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Title: Memories made in seeing : memory in film and film as memory
Author: Vallance, Andrew
ISNI:       0000 0004 6349 5274
Awarding Body: Royal College of Art
Current Institution: Royal College of Art
Date of Award: 2017
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Memories Made in Seeing considers the relationship between memory and film through examining what is its cultural and experiential effect, how it can show and write memory and History. Four post-war films - Muriel, or the Time of a Return (Resnais, 1963), (nostalgia) (Frampton, 1971), Level Five (Marker, 1996) and Memento (Nolan, 2000) – that are complex manifestations of thought in practice, which trace and examine film’s ability to distinctly embody and produce memory, and are part of a dialogue in form and time. To contextualise and consider memory’s effect, it is charted from the advent of film (the nineteenth century’s ‘memory crisis’, the founding and understanding of modern memory, the related ideas of Proust, Bergson and Freud), through the twentieth century (the development of a more subjective reckoning, the seeming impossibility of memory (and understanding) that followed World War II’s trauma), till its millennial disposition (multi-various considerations, the inception of prosthetic memory, the seeming need for nostalgia). The case studies’ varied forms and alignments consider the tension between the demands of narrative resolution and the mutable and open-ended nature of memory, and how different film practices seek to utilize and appraise its perceived function, relevance and production. These films are also a record of viewing experiences, which influence one another and create a narrative of personal engagement that forms and substantiates recollection. To examine this conceptual process further I contend the tension between narrative (something fixed by duration and intention) and memory’s imperatives (formal and personal) form an axis of experimentation and exploration and this correspondence is central to comprehending the ways in which films represent and invoke forms of subjective and cultural recollection. I propose that film’s unique and associative account of memory’s evolving resonances becomes a series of palimpsests, which emphasize that the experience of film is an act of re-writing and recollection and misrecollection. This context tethers the subject, is the point of initiation, and explores how memories, which are made when seen, are mutable, historical and present, essential.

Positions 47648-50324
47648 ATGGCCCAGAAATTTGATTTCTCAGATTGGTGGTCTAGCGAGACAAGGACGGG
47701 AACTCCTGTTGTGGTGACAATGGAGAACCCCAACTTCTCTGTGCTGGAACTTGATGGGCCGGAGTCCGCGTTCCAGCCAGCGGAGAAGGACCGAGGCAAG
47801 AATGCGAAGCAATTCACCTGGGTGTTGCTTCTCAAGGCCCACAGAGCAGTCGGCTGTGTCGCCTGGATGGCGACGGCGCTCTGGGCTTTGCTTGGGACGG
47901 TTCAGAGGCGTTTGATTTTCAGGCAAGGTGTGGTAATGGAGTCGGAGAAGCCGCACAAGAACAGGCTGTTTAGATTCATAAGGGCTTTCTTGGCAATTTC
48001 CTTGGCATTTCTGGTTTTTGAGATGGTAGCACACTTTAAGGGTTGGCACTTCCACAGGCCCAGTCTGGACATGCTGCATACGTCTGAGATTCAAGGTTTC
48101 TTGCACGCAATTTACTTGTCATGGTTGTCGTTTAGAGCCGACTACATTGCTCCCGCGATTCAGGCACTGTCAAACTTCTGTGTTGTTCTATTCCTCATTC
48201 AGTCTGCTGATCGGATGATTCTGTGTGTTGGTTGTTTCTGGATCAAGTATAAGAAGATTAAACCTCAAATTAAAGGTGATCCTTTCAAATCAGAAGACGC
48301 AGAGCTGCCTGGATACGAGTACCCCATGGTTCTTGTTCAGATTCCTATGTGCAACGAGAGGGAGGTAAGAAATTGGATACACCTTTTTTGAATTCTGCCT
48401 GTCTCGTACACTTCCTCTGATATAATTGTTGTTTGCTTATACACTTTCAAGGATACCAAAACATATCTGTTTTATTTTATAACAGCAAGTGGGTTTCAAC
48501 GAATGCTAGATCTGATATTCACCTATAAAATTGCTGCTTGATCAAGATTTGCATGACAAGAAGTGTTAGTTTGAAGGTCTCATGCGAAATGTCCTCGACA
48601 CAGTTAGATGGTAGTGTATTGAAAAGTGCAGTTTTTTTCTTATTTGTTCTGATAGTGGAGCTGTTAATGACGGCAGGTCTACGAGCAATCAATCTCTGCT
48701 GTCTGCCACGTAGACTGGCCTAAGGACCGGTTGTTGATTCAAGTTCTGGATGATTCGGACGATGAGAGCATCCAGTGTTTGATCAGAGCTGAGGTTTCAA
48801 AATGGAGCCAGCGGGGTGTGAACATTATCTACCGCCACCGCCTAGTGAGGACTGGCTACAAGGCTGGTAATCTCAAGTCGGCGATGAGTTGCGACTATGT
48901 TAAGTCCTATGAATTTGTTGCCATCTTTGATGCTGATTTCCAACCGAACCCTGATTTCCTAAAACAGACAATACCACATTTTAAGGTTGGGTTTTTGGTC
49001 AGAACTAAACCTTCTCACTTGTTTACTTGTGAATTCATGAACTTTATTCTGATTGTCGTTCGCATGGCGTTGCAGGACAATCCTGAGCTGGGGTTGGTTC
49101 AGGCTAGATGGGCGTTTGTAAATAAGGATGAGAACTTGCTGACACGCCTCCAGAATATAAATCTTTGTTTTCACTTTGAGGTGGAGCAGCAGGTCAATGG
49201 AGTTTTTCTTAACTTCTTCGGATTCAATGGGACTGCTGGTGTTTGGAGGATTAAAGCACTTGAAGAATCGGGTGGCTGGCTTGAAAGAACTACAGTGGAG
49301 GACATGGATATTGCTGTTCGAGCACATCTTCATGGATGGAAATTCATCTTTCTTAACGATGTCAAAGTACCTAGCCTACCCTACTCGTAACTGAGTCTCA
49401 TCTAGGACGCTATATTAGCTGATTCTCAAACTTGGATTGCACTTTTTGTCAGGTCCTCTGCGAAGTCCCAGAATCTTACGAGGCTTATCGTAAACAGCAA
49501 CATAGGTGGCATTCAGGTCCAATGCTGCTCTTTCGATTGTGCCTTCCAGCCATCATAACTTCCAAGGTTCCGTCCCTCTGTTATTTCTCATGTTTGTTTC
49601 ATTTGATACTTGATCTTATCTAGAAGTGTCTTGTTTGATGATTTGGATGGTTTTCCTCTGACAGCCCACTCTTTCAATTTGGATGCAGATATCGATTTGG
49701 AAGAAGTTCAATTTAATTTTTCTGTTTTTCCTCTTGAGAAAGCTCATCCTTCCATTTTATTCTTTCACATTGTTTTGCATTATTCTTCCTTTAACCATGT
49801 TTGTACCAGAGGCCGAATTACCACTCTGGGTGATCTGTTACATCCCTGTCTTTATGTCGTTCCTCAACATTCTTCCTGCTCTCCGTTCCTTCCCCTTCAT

Supervisor: Not available Sponsor: Not available
Qualification Name: Thesis (Ph.D.) Qualification Level: Doctoral
EThOS ID:  DOI: Not available
Keywords: W630 History of Cinematics and Photography